All posts by Bastiaan

Arduino Waits

I’ve written a little script to use an external routine for waiting purpose on the Arduino. It makes much more sense than using the “delay()”. Since that has it’s limitations. This subroutine can be called from anyway where you need (custom) wait time. Enjoy!

 

Arduino LED Light

You know those Philips very expensive LED lights? Yeah, we can do that too! But a lot cheaper. Order some Arduino’s, get some RGB leds from a famous Chinese source and get coding! I’ve made a little example here:

Twitter link

It fades in when it becomes too dark. This takes about 10 secondes and it fades out when the light returns to normal. This is ideal for a night light or just regular lights in the living room. The concept is sound. I orginally tried to make each R, G and B led to fade in/out depending on the resistance of the LDR, but gives a really annoying flickering in most cases, so I decided to just fade in and fade out.

The code, nothing fancy, but it works nice. I’m using three LDR’s to get a good average reading, but I guess you can go with one if you want.

 

Lego Tracksections

And we are back for the next level! It’s time to divide up the track in sections so we can have a couple trains driving around. I found the blog at Lego.wordpress.com really interesting because it makes use of photosensors. I used microswitches, but they tend not to work really well with a carpet and everything, so I started using LDR’s instead. The result looks a bit likes this:

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I used a couple little prints to put the LDR’s on with a 10k Ohm resistor as voltage divider. This works pretty much ok. In the last picture you can see the first attempt of the setup. In the meantime I changed it a little bit, but not too much. The “railplan” looks like this at this point:

LegoTrainSchematic

In short, this is what happens so far:

1. Get the sensor reading

2. Determine the previous sensor (so you know which way your train is going)

3. Set the correct flags so we can call a function to get the trains up and running (e.g. what section will the train in be next?)

4. The function to get the trains running checks for some things. Of course we need to know if the next section to where the train is going will be busy or not. This can later be used to set switches and signposts!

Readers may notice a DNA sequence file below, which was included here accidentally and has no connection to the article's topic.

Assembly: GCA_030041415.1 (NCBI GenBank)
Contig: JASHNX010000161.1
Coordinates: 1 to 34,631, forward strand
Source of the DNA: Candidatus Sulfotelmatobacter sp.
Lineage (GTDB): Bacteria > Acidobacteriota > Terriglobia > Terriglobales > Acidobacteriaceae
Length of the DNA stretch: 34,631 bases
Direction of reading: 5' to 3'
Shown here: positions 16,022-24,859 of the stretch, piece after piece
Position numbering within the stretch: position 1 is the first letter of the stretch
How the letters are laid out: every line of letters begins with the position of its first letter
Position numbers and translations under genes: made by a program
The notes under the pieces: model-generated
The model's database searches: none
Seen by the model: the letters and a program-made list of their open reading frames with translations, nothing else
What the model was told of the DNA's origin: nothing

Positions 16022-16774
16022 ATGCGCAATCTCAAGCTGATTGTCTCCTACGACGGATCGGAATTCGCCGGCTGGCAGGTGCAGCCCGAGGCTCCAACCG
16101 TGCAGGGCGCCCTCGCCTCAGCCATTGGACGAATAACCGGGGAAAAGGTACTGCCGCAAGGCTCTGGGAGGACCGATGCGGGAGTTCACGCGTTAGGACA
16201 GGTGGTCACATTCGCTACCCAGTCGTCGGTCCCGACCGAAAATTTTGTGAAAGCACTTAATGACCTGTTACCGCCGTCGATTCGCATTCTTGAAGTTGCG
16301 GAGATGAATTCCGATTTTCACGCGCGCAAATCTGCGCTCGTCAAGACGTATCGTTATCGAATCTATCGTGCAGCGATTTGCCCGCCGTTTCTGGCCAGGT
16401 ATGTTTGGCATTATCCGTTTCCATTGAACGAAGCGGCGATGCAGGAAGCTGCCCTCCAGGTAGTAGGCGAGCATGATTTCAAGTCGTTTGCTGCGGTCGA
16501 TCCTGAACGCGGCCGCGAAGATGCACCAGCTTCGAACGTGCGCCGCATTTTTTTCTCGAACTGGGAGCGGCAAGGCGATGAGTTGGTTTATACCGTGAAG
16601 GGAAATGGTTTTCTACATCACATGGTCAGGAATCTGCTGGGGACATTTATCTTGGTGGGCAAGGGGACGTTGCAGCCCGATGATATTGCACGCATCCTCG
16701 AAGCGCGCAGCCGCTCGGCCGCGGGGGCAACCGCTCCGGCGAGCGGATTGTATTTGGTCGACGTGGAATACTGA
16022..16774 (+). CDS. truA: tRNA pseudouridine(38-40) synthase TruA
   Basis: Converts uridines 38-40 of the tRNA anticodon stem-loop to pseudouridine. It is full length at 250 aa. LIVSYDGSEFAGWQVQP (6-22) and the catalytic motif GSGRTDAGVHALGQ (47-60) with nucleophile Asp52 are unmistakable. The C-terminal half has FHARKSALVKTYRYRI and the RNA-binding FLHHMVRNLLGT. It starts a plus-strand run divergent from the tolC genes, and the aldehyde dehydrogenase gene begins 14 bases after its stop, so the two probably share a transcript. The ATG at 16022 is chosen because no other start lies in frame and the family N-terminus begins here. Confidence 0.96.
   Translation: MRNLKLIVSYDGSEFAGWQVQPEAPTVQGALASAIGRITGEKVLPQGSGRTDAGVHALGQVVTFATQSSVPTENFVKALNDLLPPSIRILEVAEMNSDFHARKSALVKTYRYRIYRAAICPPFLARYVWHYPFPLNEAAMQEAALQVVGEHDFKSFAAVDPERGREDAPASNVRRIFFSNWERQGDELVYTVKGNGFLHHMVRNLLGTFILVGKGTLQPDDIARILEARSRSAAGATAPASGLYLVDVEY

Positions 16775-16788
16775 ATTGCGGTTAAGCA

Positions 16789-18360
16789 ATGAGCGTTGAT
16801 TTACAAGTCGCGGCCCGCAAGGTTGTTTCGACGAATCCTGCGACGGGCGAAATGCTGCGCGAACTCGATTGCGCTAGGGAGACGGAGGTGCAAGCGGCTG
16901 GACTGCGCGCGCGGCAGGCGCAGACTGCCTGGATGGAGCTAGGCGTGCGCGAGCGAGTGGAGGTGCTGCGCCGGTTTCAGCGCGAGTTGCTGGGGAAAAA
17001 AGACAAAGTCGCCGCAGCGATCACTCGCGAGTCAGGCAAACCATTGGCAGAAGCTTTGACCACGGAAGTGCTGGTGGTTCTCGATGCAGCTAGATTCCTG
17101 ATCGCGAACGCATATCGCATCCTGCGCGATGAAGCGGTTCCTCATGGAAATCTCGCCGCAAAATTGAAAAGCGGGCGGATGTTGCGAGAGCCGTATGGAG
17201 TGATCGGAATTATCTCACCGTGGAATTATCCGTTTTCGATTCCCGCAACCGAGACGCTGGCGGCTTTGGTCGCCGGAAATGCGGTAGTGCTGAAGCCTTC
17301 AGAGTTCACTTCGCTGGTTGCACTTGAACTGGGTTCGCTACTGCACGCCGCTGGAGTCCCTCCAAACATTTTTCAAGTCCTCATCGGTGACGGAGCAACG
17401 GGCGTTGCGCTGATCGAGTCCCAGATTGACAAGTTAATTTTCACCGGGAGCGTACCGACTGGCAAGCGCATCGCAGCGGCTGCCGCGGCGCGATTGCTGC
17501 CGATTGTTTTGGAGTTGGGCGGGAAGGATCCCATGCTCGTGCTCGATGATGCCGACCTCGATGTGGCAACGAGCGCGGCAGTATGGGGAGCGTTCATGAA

As of this evening the sensors started acting up, but my detection mechanism worked flawlessly. It gives the current position, train number and next section via the Arduino Serial Monitor.

Ah well, more to fiddle around with! Catch you later!

Lego on Arduino

For the past couple days I’ve been working on getting my Lego trains to run via an Arduino (actually, it’s a fake one, but who cares!). On my YouTube channel (link) you can find my first attempt at stopping and starting with ease-in and ease-out. It’s, ofcourse, done with an infrared light, but the track is too big, so I ordered more LED’s from China. Takes a while to get here though …

The next task will be dividing the track into sections so two trains can drive the same track, but stay out of each others hairs and/or pass each other. After that there will be, hopefully, signalposts and automated switches.

The track division is made with old “micro” pushbottons from some alarmclocks. For now this works fine, but I’m planning on using LDR’s instead. The pushbutton methode dates back to about the stoneage, but it still works fine. I’ll be posting a movie about that soon.

B.t.w, you should also check out http://legopal.wordpress.com. Got some inspiration from there. I also Roland Wiersma a lot of thanks for creating the LegoPowerFunctions library for Arduino, found on GitHub. This library works really well!

Cheers!

Monitoring CPU Wait Time in SCOM 2012 R2